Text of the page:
Lockout at Bosch to hit vehicle makers

Lockout at Bosch to hit vehicle makers

Mumbai: A lockout at a factory of Bosch Ltd, India’s largest manufacturer of auto parts, may cripple the production of vehicles if the deadlock remains unresolved for a few more days, executives at some auto makers said.

Workers at Bosch’s Naganathapura unit near Bangalore have been on a go-slow protest since 12 February, demanding a wage hike of 25%. On 8 March, the local arm of German parts maker Bosch AG declared a lockout.

Workers at Bosch’s Adugodi plant, also in Bangalore—the company’s biggest—are staging a similar protest. That facility, too, faces a lockout.

The Naganathapura factory supplies critical electrical parts, such as alternators and starter motors, to vehicle manufacturers such as Mahindra and Mahindra Ltd (M&M), MarutiSuzuki India Ltd, Hyundai Motor India Ltd and Tata Motors Ltd.

“It’s a precarious situation for the entire automobile industry and we are very concerned about it," said a senior executive at M&M, declining to be named as he is not the firm’s official spokesman.

Production at M&M, unaffected so far, would be tough to sustain if the problem at Bosch is not resolved soon, the executive said, adding that inventory sourced from the parts maker has reduced to 30%.

Car makers have asked TVS Group’s Lucas-TVS Ltd, which makes similar parts as Bosch, to scale up supplies to make up for any shortfall because of the protests at Bosch, he said.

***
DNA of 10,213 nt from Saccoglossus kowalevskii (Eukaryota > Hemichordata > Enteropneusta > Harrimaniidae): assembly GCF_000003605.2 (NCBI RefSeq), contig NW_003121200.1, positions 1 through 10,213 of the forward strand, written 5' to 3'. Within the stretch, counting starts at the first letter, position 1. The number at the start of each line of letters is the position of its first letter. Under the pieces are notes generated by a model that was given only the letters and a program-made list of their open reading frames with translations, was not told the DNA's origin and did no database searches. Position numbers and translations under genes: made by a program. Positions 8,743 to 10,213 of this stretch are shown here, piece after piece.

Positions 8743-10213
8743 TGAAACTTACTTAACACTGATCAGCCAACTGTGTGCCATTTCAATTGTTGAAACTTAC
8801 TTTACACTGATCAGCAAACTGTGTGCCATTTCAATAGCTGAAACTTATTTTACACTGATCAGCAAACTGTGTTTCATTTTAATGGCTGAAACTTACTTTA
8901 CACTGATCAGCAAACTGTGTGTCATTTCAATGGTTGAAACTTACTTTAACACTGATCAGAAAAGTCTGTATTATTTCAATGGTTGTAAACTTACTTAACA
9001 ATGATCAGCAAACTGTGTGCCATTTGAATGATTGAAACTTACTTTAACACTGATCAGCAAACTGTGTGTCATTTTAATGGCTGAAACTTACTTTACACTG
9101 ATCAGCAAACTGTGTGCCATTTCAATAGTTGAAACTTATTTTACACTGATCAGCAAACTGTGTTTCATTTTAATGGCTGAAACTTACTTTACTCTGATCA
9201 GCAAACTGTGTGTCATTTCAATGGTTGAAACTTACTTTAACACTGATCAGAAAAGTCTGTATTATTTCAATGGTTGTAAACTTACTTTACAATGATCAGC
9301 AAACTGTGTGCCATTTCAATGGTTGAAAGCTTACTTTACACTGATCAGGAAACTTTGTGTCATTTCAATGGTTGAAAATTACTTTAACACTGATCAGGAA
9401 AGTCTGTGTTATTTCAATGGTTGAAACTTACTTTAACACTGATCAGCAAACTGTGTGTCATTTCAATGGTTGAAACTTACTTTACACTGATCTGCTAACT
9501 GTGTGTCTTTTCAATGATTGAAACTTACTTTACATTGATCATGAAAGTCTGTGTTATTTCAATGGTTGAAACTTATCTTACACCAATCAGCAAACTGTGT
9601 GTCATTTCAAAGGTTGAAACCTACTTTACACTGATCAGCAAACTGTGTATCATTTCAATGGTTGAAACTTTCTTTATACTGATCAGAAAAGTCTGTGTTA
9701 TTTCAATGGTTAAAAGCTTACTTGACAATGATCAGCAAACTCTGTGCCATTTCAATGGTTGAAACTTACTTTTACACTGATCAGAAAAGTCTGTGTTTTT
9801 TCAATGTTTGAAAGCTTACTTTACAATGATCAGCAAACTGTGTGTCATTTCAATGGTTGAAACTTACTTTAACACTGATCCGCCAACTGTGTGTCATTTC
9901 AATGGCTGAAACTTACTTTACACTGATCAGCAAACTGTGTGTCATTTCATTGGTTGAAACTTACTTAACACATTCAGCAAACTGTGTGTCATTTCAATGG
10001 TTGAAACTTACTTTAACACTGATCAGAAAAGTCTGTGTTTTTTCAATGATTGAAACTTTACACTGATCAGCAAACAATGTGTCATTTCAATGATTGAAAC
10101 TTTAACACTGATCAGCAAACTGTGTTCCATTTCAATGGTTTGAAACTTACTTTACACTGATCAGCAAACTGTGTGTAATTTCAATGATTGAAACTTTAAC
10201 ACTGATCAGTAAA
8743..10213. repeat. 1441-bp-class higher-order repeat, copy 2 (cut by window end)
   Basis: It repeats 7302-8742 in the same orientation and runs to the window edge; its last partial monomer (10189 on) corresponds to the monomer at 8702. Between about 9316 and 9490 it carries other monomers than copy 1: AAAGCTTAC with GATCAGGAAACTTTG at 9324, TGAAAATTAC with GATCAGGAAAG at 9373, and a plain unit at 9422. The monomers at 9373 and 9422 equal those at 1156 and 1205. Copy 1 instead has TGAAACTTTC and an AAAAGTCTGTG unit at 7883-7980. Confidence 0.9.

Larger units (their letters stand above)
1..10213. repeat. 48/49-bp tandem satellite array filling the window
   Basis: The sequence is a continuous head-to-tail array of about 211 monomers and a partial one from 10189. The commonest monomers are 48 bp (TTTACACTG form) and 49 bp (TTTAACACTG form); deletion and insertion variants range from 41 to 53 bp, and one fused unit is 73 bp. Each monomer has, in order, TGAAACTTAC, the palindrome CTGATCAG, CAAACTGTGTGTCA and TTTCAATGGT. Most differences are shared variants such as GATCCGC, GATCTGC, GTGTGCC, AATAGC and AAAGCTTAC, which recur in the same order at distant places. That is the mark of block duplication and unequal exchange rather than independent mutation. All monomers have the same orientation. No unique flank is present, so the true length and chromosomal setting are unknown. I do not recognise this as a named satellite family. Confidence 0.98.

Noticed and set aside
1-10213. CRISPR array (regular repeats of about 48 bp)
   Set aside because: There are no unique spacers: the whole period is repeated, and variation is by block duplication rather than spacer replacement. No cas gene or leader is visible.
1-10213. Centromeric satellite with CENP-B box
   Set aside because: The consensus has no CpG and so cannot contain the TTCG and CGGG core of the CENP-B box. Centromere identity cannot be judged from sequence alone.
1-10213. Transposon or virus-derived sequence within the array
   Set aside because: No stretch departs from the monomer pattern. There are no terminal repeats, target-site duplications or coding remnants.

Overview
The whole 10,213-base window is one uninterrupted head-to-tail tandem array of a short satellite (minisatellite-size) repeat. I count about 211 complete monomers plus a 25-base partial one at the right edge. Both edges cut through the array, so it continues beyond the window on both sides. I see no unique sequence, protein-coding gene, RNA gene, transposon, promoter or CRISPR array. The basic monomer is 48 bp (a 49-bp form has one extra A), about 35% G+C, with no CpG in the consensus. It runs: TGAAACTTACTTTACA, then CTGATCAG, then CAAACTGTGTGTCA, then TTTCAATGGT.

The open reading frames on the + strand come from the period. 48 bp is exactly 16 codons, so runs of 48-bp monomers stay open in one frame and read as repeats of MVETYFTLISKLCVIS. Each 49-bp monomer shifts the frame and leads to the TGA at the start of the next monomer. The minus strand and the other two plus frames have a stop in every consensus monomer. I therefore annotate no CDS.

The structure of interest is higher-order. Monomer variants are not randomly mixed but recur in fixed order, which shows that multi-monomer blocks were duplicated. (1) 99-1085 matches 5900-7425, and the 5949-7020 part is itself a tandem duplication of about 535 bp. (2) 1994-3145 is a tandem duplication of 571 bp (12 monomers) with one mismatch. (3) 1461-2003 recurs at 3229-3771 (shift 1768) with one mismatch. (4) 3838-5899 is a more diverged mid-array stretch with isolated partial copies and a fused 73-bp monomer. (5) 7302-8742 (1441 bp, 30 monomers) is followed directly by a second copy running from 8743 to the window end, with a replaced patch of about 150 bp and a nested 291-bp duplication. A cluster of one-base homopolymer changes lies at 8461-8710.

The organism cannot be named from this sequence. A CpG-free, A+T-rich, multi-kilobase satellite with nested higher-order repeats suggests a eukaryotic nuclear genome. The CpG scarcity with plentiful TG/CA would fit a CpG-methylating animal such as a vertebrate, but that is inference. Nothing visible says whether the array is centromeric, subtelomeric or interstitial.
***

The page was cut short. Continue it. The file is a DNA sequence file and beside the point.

Debasis Ray, a spokesperson for Tata Motors, said the firm’s production has remained unaffected so far. Rajiv Mitra, a spokesperson for Hyundai, said the company has enough inventory to see it through for some more days.

The Naganathapura and Adugodi units contributed to about half of Bosch’s Rs4,749.8 crore revenue in 2009. Sanjay Chakravorty, a spokesperson for Bosch, said the combined revenue loss at the two factories is Rs4 crore per day—Rs1 crore at Naganathapura and Rs3 crore at the larger plant.

Soumitra Bhattacharya, senior vice-president (finance and administration) at Bosch, said the firm would have to declare a lockout at its Adugodi unit as well if the workers do not end their protest.

“We don’t want a lockout, but we may be compelled to (declare one) if the union and associates do not go back to normal production," he said.

S. Prasanna Kumar, president of the workers’ union at the Naganathapura plant, said the Bosch management had offered an average wage increase of Rs3,000 per worker, while the union wanted an interim hike of at least Rs4,500. The union is affiliated to the Centre of Indian Trade Unions.

This is the second time in 14 months that Bosch has faced a labour crisis. The firm had declared a lockout at its Jaipur factory in December 2008, following labour problems.

Delhi-based Praveen Sinha, an adviser to the German Foundation that represents German firms in India and has been in talks with the union at Bosch’s Naganathapura unit, said the crisis was because of the management’s unwillingness to conclude the wage negotiations, which have dragged on for 10-11 months now.

Poornima Mohandas in Bangalore and PTI contributed to this story.